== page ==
Under the guiding hand of mastermind George Clinton, the affiliated groups Parliament and Funkadelic established funk as an heir to and outgrowth of soul. If James Brown is funk’s founding father, Clinton has been its chief architect and tactician. Over the decades, he’s presided over a musical empire that’s included Parliament and Funkadelic, plus numerous offshoots (such as the Brides of Funkenstein and Parlet), solo careers (Clinton’s and bassist Bootsy Collins’ being the notable) and aggregates (the P-Funk All-Stars). The pioneering work of Parliament and Funkadelic in the Seventies—driven by Clinton’s conceptually inventive mind and the band members’ tight ensemble playing and stretched-out jamming—prefigured everything from rap and hip-hop to techno and alternative. Clinton’s latter-day disciples include Prince and the Red Hot Chili Peppers.
Between them, Parliament and Funkadelic virtually defined the melting pot known as funk: a melding of rhythm & blues, jazz, gospel and psychedelic rock. With them, Clinton has purveyed larger-than-life characters and concepts from the stage, culminating in such theatrical milestones as the Mothership, a mock flying saucer from which the black space “aliens” of Clinton’s musical entourage alighted onstage. Though his musical productions have been typified by danceable grooves and driven by a laser-sharp sociological wit, Clinton’s ultimate goal is serious: “I am intent on making the word funk as legitimate as jazz and rock and roll.”
George Clinton spent his teenage years in Plainfield, New Jersey, where he founded a vocal group called the Parliaments. They recorded as far back as 1956 but didn’t impact the charts until 1967, when “(I Wanna) Testify"—a prescient mix of Sixties soul, rock and pop—went #3 R&B and #20 pop. That year, Clinton began listening to the new wave of psychedelic rock by bands such as Cream, Vanilla Fudge and Sly and the Family Stone. The dual influence of cutting-edge soul and rock served as inspirations to Funkadelic. In 1970, Clinton dropped the “s” from his other band, and Parliament was born.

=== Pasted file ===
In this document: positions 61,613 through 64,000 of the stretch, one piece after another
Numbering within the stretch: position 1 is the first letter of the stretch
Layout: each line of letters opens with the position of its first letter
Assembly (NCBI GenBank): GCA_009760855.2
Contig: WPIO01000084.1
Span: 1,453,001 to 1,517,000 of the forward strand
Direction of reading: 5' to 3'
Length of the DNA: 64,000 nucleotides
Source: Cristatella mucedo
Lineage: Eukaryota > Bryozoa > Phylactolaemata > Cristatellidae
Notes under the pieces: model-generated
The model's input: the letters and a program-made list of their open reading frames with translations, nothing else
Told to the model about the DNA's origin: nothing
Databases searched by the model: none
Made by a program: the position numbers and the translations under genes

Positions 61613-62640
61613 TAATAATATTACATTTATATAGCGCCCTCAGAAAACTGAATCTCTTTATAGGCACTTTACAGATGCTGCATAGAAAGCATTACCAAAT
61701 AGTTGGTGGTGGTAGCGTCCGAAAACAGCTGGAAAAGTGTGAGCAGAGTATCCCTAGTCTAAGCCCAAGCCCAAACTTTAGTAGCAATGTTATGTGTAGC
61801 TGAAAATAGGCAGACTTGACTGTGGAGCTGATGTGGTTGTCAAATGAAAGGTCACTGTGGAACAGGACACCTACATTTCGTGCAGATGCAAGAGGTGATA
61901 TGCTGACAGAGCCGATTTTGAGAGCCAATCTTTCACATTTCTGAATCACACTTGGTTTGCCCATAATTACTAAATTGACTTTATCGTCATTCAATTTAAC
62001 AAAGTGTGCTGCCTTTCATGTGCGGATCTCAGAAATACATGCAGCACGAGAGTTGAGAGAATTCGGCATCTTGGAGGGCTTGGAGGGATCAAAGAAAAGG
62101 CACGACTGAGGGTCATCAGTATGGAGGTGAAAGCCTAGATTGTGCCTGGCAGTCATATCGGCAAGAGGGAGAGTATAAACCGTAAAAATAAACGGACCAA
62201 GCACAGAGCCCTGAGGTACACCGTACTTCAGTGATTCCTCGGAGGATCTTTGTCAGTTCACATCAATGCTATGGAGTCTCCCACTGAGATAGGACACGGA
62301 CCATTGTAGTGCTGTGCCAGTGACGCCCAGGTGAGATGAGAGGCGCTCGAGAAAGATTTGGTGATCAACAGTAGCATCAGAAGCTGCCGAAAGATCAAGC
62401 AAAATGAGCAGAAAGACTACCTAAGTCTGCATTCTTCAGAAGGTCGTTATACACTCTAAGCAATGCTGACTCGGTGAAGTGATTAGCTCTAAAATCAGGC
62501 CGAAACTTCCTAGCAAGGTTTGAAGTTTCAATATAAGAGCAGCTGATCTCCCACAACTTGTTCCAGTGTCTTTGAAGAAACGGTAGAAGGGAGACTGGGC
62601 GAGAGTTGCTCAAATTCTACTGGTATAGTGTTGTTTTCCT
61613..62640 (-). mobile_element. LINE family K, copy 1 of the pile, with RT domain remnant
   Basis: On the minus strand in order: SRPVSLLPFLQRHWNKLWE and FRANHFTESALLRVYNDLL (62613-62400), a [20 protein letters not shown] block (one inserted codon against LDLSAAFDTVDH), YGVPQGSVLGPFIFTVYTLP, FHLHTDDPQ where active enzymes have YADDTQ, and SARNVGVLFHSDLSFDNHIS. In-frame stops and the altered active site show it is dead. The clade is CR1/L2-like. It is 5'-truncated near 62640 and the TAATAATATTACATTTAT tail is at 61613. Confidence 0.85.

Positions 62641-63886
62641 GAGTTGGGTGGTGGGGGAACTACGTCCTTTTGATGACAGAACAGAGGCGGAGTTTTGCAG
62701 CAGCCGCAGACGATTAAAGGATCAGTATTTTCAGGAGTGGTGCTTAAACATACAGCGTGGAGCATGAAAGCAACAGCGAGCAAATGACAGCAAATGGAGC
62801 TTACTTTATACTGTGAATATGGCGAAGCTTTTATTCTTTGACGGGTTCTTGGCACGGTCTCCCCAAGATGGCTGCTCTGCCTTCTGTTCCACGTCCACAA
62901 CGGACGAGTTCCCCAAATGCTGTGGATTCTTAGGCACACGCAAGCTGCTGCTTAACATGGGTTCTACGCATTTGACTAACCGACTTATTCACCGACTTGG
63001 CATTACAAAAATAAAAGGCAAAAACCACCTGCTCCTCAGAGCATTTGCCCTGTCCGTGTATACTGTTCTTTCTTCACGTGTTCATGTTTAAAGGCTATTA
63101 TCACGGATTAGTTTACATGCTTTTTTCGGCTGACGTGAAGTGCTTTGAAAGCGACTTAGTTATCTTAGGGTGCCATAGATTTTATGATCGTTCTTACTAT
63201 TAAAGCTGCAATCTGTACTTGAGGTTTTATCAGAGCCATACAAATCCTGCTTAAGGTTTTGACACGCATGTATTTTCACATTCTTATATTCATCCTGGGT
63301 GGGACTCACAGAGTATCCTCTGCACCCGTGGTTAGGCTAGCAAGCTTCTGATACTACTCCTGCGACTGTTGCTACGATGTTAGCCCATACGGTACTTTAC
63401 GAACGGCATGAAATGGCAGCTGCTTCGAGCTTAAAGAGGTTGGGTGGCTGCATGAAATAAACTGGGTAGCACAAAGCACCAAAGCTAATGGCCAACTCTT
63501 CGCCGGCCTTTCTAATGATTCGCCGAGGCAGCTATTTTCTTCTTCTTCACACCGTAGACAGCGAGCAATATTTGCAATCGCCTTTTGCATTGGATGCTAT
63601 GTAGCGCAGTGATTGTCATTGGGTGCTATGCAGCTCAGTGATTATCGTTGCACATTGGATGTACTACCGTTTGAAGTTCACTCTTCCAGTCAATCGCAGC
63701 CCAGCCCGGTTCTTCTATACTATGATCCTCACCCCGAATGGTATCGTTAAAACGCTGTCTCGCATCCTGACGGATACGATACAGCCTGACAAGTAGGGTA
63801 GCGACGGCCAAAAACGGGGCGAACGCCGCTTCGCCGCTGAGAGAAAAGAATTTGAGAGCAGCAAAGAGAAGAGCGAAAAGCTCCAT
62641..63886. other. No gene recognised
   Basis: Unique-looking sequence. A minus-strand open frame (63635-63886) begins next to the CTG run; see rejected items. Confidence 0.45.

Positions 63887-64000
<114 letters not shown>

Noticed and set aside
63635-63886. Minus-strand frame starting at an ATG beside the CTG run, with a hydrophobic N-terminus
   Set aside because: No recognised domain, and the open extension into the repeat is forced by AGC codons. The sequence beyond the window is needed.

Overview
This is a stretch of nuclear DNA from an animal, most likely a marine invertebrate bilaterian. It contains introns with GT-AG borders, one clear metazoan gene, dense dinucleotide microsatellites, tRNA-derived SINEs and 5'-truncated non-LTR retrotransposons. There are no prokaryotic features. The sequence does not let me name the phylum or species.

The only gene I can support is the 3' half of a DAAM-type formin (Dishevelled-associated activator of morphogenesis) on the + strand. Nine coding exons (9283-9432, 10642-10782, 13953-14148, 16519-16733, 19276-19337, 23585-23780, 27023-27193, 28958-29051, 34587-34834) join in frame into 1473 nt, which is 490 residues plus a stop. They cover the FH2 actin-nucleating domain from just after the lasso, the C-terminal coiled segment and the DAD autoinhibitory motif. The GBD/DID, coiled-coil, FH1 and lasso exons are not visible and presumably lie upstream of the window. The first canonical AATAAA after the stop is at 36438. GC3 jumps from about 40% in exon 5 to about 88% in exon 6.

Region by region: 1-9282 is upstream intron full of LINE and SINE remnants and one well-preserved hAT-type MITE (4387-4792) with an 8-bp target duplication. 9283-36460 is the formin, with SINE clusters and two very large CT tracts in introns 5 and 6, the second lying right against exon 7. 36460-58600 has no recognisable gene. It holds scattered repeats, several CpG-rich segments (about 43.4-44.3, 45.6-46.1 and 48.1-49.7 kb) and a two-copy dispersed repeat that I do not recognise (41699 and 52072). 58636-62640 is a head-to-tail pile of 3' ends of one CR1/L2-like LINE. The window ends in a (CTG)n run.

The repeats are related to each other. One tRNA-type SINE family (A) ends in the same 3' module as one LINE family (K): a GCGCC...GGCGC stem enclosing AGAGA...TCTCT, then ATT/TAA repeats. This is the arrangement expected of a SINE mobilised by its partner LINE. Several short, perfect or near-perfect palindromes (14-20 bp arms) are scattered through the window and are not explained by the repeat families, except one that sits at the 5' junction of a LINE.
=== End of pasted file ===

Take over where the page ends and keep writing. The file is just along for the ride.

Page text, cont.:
Each group had a distinct identity and alternated releases into the late Seventies on a variety of labels—Invictus, Westbound, Warner Bros.—with Clinton dividing his time between them. Parliament was essentially a horn-based soul group and Funkadelic a guitar-based rock group, but both were built on a foundation of funk. Parliament and Funkadelic were flip sides of the same coin, and these overlapping entities’ respective outputs were referred to in stylistic shorthand as “P-Funk.” In Parliament’s self-referential theme song, “P-Funk (Wants to Get Funked Up),” Clinton and entourage referred to themselves as “dealers of funky music, P-Funk, uncut funk, The Bomb.”
Parliament and Funkadelic frequently resorted to allegorical concept albums to make larger points about societal injustices and ways in which a community of like-minded souls could liberate themselves from its constrictions. Clinton animated the moral conflict between opposing forces of good (the trippy funkateer “Starchild") and evil (the uptight, uptight “Sir Nose D’Void of Funk") over the course of a five-year run of Parliament albums, from Mothership Connection (1976) to Trombipulation (1981). Meanwhile, Funkadelic gelled on one of the finest funk albums ever produced, One Nation Under a Groove, whose title track was a rousing anthem of union and community.
Parliament and Funkadelic dominated and revolutionized the music scene in the latter half of the Seventies—particularly in 1978 and 1979, when they racked up four #1 R&B hits: “Flash Light,” “One Nation Under a Groove,” Aqua Boogie” and “(Not Just) Knee Deep.” Clinton’s main collaborators during Parliament-Funkadelic’s heyday included keyboardists Bernie Worrell and Walter “Junie” Morrison and bassist William “Bootsy” Collins. Known for his star-shaped sunglasses, glittery “space bass” and cartoonish demeanor, Collins became a funk icon and solo star in his own right. Melding soul, funk, jazz and psychedelia, a succession of P-Funk guitarists—including the late Eddie Hazel, Mike Hampton and DeWayne “Blackbyrd” McKnight—have carried forward the legacy of Jimi Hendrix with their adventurous, exploratory soloing.